When Louis Pasteur uttered these words more than a hundred years ago, he must have speculated that they would apply equally well to future circumstances as to the events of his day. What he couldn't anticipate, however, was the technology to which his insight now seems so appropriate.

John Atkinson Posted: Aug 24, 2011 Published: Jun 01, 1991 0 comments
"I don't like Mondays!" sang Bob Geldof some years back, and I'm beginning to hate Mondays too. No, not for the obvious reason. You see, Monday is "hate-mail" day. Every day I get letters from Stereophile's readers. But for some reason known only to the mavens (or should that be Clavens?) of the US Postal Service, the ones pointing out my stupidity, dishonesty, and sheer incompetence as a human being arrive on Mondays.

For example: "Bits are bits, and it is therefore dishonest for Stereophile's writers to continue to insist that they can hear any differences between CD players or digital processors!" recently wrote an angry reader, canceling his subscription. (They always tell me they're going to cancel their subscription.) "Yeah, right!" thought I, having just sat through a comparative audition of, would you believe, digital data interconnects in Robert Harley's listening room. Some of the differences I heard were not trivial. They might even be audible in a blind listening test.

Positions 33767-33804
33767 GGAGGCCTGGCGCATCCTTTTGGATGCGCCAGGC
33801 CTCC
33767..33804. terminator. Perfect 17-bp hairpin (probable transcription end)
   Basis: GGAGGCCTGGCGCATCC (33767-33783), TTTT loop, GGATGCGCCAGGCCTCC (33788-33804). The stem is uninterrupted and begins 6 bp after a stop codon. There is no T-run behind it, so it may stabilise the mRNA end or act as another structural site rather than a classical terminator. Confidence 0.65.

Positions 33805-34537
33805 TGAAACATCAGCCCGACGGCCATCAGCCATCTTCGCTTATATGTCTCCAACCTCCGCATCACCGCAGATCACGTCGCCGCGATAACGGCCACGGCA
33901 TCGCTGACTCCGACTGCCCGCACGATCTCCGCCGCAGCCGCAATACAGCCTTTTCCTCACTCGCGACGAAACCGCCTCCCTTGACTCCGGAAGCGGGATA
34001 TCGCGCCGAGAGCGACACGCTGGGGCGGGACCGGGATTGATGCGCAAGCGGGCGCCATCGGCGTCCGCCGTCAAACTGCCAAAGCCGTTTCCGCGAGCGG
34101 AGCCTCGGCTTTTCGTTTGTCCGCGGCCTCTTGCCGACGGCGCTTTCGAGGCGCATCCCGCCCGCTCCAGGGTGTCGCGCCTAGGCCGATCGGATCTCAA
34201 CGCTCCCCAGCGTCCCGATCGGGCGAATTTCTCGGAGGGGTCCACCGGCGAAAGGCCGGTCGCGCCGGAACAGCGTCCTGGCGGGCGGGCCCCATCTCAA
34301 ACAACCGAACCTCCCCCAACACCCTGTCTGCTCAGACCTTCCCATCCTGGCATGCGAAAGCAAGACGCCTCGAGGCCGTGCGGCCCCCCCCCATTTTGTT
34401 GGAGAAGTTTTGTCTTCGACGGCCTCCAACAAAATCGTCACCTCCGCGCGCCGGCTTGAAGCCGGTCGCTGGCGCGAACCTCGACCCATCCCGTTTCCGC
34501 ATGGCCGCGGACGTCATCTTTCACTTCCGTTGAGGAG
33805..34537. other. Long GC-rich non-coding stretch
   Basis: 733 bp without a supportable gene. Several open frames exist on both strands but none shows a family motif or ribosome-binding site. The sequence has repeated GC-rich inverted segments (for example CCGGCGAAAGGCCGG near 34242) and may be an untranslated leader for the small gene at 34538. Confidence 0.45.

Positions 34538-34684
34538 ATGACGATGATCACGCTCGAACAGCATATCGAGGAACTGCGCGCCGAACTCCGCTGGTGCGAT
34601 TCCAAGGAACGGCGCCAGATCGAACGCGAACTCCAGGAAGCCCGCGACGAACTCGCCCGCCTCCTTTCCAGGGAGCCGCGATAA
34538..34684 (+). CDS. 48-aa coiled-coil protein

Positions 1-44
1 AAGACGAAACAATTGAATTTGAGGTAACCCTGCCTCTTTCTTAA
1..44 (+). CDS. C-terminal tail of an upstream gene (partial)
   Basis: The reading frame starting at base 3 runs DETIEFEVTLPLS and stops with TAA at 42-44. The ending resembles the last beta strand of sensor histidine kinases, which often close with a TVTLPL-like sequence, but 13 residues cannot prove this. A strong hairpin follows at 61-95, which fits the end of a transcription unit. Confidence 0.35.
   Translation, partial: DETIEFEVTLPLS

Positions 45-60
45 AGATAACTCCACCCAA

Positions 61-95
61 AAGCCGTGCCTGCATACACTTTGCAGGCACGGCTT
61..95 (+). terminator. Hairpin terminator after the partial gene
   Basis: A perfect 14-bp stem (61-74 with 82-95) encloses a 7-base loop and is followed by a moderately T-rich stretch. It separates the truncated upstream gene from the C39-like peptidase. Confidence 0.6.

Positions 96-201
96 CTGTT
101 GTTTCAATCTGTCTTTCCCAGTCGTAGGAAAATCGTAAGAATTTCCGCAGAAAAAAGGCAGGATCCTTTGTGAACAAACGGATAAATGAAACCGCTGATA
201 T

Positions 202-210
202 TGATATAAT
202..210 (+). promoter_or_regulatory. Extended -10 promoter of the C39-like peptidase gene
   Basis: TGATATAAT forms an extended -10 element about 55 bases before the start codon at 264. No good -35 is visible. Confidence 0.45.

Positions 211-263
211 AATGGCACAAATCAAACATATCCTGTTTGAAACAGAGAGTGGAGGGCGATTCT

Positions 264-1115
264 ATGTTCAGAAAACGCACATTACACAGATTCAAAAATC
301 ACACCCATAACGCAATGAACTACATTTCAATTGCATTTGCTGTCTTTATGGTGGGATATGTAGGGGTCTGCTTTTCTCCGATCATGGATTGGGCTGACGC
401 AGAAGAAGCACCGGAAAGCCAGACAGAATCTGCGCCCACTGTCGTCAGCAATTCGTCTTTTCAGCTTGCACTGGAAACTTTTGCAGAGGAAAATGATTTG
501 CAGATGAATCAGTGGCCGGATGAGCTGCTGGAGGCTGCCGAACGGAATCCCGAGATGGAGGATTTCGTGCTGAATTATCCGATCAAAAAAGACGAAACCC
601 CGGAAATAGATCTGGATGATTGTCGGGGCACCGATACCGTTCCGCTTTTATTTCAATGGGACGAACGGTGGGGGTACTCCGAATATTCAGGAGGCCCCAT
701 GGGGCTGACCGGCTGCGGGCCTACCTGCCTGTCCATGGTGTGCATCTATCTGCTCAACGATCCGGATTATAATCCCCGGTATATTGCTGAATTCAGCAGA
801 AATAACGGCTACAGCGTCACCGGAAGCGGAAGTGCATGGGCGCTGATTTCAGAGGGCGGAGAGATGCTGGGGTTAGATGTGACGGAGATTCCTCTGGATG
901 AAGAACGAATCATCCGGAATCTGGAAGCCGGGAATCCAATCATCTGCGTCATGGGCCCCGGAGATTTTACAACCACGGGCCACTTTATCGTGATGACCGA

Thomas J. Norton Posted: Dec 07, 2009 Published: Jan 07, 1991 0 comments
The face was different, but the look was familiar. It should have been. The $2395 Aria Mk.III is a close cousin to the Aria II that I'd hung around with for about two years. Same sense of style, same heart of tubes. CAL Audio apparently made it what it is today, from the ground up. They even designed its transport and transport-drive circuitry in-house (footnote 1). In a high-end world which has gone increasingly to separate digital processors, CAL has been, up till now, a conspicuous holdout. They've only recently introduced their first outboard converter, and have in the past argued in favor of the all-in-one player. Something about reduced jitter from all the timing circuits being under one roof.
Thomas J. Norton Posted: Nov 10, 2016 Published: Jan 01, 1991 1 comments
Like its Prism I predecessor, which I reviewed in May 1988, the Mod Squad Prism II is based on a Philips player: the same 16-bit, 4x-oversampling converter, the same general control layout. But The Mod Squad does their own extensive remanufacture, both on the internal circuitry and on the cosmetics—the latter involving a handsomely sculptured case and metal front trim-panel surrounding Philips's command center.
Thomas J. Norton Posted: Feb 07, 2017 Published: Jan 01, 1991 3 comments
The $499 NAD 5000 looks nothing like most inexpensive CD players. Its plastic trim doesn't look cheap. It doesn't look expensive either, but it certainly won't be embarrassed to show its face in polite company. The front panel is neatly arranged and easy to interpret and use. It's the smallest and lightest of the present company of players—the only obvious physical reflections of its low-budget heritage. Inside, however, NAD has done a lot to put your money where it counts.